Comparison of the Neuroapoptotic Properties of Equipotent Anesthetic Concentrations of Desflurane, Isoflurane, or Sevoflurane in Neonatal Mice

Department of Anesthesia, Cincinnati Children's Hospital Medical Center, Cincinnati, Ohio 45229-3039, USA.
Anesthesiology (Impact Factor: 6.17). 03/2011; 114(3):578-87. DOI: 10.1097/ALN.0b013e3182084a70
Source: PubMed

ABSTRACT Volatile anesthetics facilitate surgical procedures and imaging studies in millions of children every year. Neuronal cell death after prolonged exposure to isoflurane in developing animals has raised serious concerns regarding its safe use in children. Although sevoflurane and desflurane are becoming more popular for pediatric anesthesia, their cytotoxic effects have not been compared with those of isoflurane. Accordingly, using newborn mice, the current study established the respective potencies of desflurane, isoflurane, and sevoflurane and then compared equipotent doses of these anesthetics regarding their effects on cortical neuroapoptosis.
Minimum alveolar concentrations were determined in littermates (aged 7-8 days, n = 42) using tail-clamp stimulation in a bracketing study design. By using equipotent doses of approximately 0.6 minimum alveolar concentration, another group of littermates was randomly assigned to receive desflurane, isoflurane, or sevoflurane or to fast in room air for 6 h. After exposure, animals (n = 47) were euthanized, neocortical apoptotic neuronal cell death was quantified, and caspase 3 activity was compared between the four groups.
The minimum alveolar concentration was determined to be 12.2% for desflurane, 2.7% for isoflurane, and 5.4% for sevoflurane. After a 6-h exposure to approximately 0.6 minimum alveolar concentration of desflurane, isoflurane, or sevoflurane, neuronal cell death and apoptotic activity were significantly increased, irrespective of the specific anesthetic used.
In neonatal mice, equipotent doses of the three commonly used inhaled anesthetics demonstrated similar neurotoxic profiles, suggesting that developmental neurotoxicity is a common feature of all three drugs and cannot be avoided by switching to newer agents.

  • Source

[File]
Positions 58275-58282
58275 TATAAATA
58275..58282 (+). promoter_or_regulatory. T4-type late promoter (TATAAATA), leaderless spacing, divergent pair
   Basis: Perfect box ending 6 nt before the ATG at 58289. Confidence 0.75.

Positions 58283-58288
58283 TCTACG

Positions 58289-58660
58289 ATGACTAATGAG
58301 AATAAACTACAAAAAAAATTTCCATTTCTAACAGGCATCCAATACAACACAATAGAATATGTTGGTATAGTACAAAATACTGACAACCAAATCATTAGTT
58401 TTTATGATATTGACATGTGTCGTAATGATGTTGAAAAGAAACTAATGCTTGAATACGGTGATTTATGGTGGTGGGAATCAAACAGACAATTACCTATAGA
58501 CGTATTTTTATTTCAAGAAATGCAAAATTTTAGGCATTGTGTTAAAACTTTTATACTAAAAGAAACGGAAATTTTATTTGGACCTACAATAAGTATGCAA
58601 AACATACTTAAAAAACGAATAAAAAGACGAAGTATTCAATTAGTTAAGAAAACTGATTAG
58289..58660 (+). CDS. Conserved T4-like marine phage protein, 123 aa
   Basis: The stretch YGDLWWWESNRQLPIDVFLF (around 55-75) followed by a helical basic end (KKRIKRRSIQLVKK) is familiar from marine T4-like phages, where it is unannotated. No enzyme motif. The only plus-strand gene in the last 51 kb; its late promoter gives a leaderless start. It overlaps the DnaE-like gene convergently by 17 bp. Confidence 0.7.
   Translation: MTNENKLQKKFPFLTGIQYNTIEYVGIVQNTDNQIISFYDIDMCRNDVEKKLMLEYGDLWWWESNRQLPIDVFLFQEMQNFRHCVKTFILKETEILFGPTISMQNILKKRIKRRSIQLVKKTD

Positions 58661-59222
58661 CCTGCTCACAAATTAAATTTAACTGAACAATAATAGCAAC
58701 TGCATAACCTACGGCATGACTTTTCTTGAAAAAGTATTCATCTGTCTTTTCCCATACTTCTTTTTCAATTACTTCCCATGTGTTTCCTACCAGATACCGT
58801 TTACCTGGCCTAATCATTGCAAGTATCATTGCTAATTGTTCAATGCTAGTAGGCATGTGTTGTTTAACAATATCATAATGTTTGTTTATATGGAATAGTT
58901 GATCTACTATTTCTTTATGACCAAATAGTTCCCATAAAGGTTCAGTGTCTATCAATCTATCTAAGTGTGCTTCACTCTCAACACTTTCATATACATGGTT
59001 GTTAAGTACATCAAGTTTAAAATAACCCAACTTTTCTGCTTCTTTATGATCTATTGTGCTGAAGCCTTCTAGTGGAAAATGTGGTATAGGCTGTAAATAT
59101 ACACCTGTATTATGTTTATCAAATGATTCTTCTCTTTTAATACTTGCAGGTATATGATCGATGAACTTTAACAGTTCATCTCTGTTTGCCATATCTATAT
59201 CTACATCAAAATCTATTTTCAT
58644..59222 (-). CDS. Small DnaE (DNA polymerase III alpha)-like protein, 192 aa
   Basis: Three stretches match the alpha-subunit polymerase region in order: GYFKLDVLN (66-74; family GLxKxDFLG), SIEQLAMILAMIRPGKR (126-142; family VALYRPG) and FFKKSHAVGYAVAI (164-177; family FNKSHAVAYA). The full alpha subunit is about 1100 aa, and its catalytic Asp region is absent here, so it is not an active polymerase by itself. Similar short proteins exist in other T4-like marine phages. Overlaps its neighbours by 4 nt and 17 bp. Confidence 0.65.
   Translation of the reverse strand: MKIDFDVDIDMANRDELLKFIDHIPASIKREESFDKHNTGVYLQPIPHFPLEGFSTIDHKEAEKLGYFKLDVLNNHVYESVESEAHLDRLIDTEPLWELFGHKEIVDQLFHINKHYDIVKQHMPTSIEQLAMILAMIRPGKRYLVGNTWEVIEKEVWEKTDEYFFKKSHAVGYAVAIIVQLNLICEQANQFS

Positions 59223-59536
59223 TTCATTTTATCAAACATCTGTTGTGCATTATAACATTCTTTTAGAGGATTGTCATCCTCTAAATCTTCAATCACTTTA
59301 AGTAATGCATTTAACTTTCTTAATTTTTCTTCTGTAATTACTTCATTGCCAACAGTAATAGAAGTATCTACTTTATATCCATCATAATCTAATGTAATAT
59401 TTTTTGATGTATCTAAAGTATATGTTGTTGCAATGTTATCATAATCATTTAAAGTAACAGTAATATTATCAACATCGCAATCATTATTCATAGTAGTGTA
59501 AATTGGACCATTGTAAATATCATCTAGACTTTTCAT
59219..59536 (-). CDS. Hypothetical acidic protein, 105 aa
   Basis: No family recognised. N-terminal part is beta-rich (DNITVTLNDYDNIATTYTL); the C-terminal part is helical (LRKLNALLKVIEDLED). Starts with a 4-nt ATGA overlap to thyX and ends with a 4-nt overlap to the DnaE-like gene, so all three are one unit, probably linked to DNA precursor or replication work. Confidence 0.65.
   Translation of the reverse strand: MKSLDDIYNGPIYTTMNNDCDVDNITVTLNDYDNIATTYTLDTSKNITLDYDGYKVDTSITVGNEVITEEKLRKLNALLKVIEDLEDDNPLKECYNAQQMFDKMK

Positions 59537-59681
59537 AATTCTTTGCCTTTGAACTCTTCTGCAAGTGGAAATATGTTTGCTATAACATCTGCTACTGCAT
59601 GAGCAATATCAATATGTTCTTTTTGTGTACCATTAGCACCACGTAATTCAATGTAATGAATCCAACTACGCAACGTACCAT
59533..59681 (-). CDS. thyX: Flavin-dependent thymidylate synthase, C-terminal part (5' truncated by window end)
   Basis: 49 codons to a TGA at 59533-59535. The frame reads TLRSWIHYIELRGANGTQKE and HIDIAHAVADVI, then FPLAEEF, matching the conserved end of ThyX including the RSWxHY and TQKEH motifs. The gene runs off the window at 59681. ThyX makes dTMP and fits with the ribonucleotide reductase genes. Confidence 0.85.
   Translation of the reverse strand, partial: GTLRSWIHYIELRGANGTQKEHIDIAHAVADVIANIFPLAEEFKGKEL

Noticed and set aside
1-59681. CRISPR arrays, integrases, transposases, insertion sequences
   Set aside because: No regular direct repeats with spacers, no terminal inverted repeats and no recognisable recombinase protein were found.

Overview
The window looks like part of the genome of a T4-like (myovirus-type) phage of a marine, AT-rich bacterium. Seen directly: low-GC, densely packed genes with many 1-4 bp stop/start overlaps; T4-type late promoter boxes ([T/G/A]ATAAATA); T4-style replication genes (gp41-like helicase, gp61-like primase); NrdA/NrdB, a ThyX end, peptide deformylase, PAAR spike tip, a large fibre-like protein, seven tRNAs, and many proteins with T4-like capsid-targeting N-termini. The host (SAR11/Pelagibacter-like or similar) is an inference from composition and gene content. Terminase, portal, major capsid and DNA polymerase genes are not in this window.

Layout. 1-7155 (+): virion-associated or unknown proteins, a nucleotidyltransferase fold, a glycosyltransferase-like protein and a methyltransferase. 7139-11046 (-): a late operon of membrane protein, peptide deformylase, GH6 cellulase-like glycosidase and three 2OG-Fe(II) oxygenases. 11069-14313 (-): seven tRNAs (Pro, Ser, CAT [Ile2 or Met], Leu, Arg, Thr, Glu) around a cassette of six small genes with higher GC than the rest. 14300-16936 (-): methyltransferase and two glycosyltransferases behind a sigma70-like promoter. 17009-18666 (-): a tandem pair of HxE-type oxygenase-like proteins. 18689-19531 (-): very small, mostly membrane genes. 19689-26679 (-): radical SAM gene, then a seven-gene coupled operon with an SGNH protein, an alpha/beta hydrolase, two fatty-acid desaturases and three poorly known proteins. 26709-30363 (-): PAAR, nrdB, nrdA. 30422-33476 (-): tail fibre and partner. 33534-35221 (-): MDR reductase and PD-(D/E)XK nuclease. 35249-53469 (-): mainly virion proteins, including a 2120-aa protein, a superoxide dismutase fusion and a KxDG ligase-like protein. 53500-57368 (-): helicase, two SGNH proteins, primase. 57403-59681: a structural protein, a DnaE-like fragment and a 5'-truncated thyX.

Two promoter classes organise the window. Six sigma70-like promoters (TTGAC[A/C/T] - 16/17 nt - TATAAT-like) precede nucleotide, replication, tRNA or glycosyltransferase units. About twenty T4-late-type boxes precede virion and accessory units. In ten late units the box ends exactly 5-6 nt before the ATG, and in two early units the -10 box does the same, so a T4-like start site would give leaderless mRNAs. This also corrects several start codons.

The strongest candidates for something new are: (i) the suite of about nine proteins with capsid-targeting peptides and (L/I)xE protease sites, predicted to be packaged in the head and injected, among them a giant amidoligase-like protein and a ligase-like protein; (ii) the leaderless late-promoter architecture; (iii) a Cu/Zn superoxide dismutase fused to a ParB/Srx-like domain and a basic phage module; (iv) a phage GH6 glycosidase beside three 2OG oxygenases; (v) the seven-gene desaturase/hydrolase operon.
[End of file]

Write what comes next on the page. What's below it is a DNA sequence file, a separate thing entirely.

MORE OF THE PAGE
[Show abstract] [Hide abstract]
    ABSTRACT: Purpose. Sevoflurane, one of the most used general anesthetics, is widely used in clinical practice all over the world. Previous studies indicated that sevoflurane could induce neuron apoptosis and neural deficit causing query in the safety of anesthesia using sevoflurane. The present study was designed to investigate the effects of sevoflurane on electrophysiology in Drosophila pupa whose excitatory neurotransmitter is acetylcholine early after sevoflurane exposure using whole brain recording technique. Methods. Wide types of Drosophila (canton-s flies) were allocated to control and sevoflurane groups randomly. Sevoflurane groups (1% sevoflurane; 2% sevoflurane; 3% sevoflurane) were exposed to sevoflurane and the exposure lasted 5 hours, respectively. All flies were subjected to electrophysiology experiment using patch clamp 24 hours after exposure. Results. The results showed that, 24 hours after sevoflurane exposure, frequency but not the amplitude of miniature excitatory postsynaptic currents (mEPSCs) was significantly reduced . Furthermore, we explored the underlying mechanism and found that calcium currents density, which partially regulated the frequency of mEPSCs, was significantly reduced after sevoflurane exposure . Conclusions. All these suggested that sevoflurane could alter the mEPSCs that are related to synaptic plasticity partially through modulating calcium channel early after sevoflurane exposure.
    01/2015; 2015:1-7. DOI:10.1155/2015/485709
  • Source
    [Show abstract] [Hide abstract]
    ABSTRACT: General anesthesia in patients with or at risk for neuronal injury remains challenging due to the controversial influence of volatile anesthetics on neuronal damage. We hypothesized that isoflurane, sevoflurane, and desflurane would exert variable degrees of neurotoxicity in vitro and in vivo via activation of the p75 neurotrophin receptor (p75).
    Anesthesia and analgesia 12/2014; 119(6):1429. DOI:10.1213/ANE.0000000000000488 · 3.42 Impact Factor
  • [Show abstract] [Hide abstract]
    ABSTRACT: Background. Transplants cause ischemia-reperfusion (IR) injury that can affect distant organs. Liver is particularly sensitive to IR injury. The present randomized experimental study was designed to investigate a possible protective effect of sevoflurane against liver inflammatory response to lung IR in a lung upper lobe left autotransplant model. Methods. Two groups (sevoflurane and control) of eight swines each were submitted to upper lobe left lung autotransplant. Hypnotic maintenance was performed with sevoflurane 3% or propofol 8 to 10 mg/kg per hr until pneumonectomy was done; then propofol was used for all animals. Blood and liver samples were taken in four different moments: prepneumonectomy, prereperfusion, 10 min postreperfusion and 30 min postreperfusion to measure levels of interleukin (IL)-1 beta, IL-10, tumor necrosis factor (TNF)-alpha, monocyte chemotactic protein (MCP)-1, nuclear factor (NF)-kappa B, C-reactive protein, ferritin and caspase 3. Non-parametric test was used to find statistical meaning. Results. Lung IR markedly increased the expression of TNF-alpha, IL-1 beta, MCP-1, NF-kappa B and caspase activity in control livers compared with basal levels, whereas liver IL-10 expression decreased 10 and 30 min post-reperfusion. Sevoflurane significantly decreased TNF-alpha, IL-1 beta, MCP-1, NF-kappa B liver expression and caspase 3 activity. Sevoflurane also reverted the lung IR-induced decrease in IL-10 expression. Conclusions. The present results indicate that lung IR caused hepatic injury. Sevoflurane attenuated liver injury in a model of upper lobe left lung autotransplant in pigs.
    Transplantation 09/2014; DOI:10.1097/TP.0000000000000408 · 3.78 Impact Factor